Four vehicles were chosen to cover a range of engine technologies. These vehicles were fitted with diesel particulate filters (DPFs) of differing technology. Three of the vehicles have been driven on the road using an additised fuel to demonstrate totally passive operation of the DPF. As part of this programme all three vehicles underwent regulated emissions testing to demonstrate that there was no deterioration in emissions during the programme. Additionally a light commercial vehicle was tested to demonstrate the effect on emissions of the combination of additised fuel and the DPF. The performance of the DPFs during on-road use has already been reported; this paper therefore concentrates on discussion of the results of the emissions testing.
Many standardized tests for evaluating fuel properties have originally been designed for screening straight-run hydrocarbon products. In the case of fuels blended with new components or treated with additives, the traditional test methods may give misleading results. The objective of the work was to evaluate the correlation between the results of standardized testing and of the real-life serviceability of new diesel fuel qualities. Combustion properties, properties affecting exhaust emissions, low-temperature performance and diesel fuel lubricity were studied. The test fuel matrix comprised of typical conventional hydrocarbon diesel fuels, low-emission hydrocarbon fuels, rapeseed and tall oil esters and ethanol-blended diesel fuels. The base fuels were blended with a cetane improver additive and some fuels also with a cold flow improver additive. Combustion and emission tests were carried out with a heavy-duty bus engine and a diesel passenger car.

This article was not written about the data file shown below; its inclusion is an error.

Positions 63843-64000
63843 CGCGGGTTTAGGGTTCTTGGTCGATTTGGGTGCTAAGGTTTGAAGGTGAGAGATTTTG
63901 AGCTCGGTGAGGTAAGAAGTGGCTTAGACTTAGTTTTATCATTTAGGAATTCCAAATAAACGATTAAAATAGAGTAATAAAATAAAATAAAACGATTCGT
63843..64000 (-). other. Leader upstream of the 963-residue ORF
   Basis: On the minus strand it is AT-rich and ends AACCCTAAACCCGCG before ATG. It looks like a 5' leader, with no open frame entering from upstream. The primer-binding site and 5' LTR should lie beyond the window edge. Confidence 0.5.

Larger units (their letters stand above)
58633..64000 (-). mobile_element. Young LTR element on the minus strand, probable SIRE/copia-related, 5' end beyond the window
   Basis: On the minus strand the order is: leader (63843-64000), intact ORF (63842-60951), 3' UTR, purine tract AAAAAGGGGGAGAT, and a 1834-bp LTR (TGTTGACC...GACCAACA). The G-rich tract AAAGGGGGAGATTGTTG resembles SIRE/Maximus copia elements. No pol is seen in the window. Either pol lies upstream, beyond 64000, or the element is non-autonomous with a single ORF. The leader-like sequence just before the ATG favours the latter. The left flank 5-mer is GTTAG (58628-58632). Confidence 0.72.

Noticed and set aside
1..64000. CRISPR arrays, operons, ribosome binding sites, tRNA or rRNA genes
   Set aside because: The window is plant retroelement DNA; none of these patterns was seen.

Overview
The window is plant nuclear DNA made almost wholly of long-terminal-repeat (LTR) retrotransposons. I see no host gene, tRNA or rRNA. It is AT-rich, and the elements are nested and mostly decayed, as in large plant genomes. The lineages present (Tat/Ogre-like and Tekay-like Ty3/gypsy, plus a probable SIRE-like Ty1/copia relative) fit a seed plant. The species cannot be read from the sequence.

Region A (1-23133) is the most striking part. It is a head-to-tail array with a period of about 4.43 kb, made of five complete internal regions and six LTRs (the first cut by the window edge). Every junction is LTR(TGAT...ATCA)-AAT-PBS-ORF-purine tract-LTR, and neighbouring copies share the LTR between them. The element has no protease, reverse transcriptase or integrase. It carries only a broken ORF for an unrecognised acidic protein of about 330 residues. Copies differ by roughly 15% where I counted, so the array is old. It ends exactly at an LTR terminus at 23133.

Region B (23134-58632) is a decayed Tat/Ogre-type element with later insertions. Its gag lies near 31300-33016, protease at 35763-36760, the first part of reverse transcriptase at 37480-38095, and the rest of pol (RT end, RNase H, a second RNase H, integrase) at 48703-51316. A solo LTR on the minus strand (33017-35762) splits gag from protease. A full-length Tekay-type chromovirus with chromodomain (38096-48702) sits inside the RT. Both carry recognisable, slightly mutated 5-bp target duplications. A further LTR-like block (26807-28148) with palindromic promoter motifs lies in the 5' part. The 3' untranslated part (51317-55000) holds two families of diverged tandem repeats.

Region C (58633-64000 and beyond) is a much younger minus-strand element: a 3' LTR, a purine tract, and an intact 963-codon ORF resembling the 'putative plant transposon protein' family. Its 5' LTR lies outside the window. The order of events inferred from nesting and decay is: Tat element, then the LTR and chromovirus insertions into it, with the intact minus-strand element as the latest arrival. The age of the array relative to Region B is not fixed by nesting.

This paper describes the performance of a synthetic diesel engine oil formulated to satisfy the most demanding lubrication requirements of modern heavy-duty diesel engines designed to meet North American and European emission regulations. The combination of an advanced fully synthetic base stock system and a customized additive system has resulted in an SAE 5W-40 oil with unique performance characteristics which include exceptional low and high temperature properties, excellent engine performance in laboratory and field tests, and an independently-documented, measurable fuel economy benefit relative to conventional mineral-based multigrade diesel engine oils. In addition to the cold starting and low volatility benefits derived from the synthetic base stocks, this technology has demonstrated outstanding engine performance in the areas of soot dispersancy, wear protection, engine cleanliness, and oil consumption control.
The effects of hybridization on heavy-duty vehicles are not well understood. Heavy vehicles represent a broader range of applications than light-duty vehicles, resulting in a wide variety of chassis and engine combinations, as well as diverse driving conditions. Thus, the strategies, incremental costs, and energy/emission benefits associated with hybridizing heavy vehicles could differ significantly from those for passenger cars. Using a modal energy and emissions model, we quantify the potential energy savings of hybridizing commercial Class 3-7 heavy vehicles, analyze hybrid configuration scenarios, and estimate the associated investment cost and payback time.
Euro4 and EPA/02 emission regulations for the European and North American Heavy Duty truck market will require development of high efficiency, low pollution diesel engines. Informations received from main engine, truck manufacturers and literature surveys performed during the past two years shows that several technical solutions are being evaluated in order to reach the required emission levels. These technical solutions can be divided into 3 main groups: 1 Further optimization of fuel combustion including: increase of air to fuel ratio, further retardation of fuel injection timing. 2 Cooled EGR including: high recycled exhaust gas ratios, short EGR loop, compressed and aftercooled EGR. 3 Exhaust gas aftertreatment including: de-NOx catalysts, particle traps, particle afterburning. Different technical solutions will have different impacts on the heat rejection requirements and consequently on the layout and costs of the future cooling systems.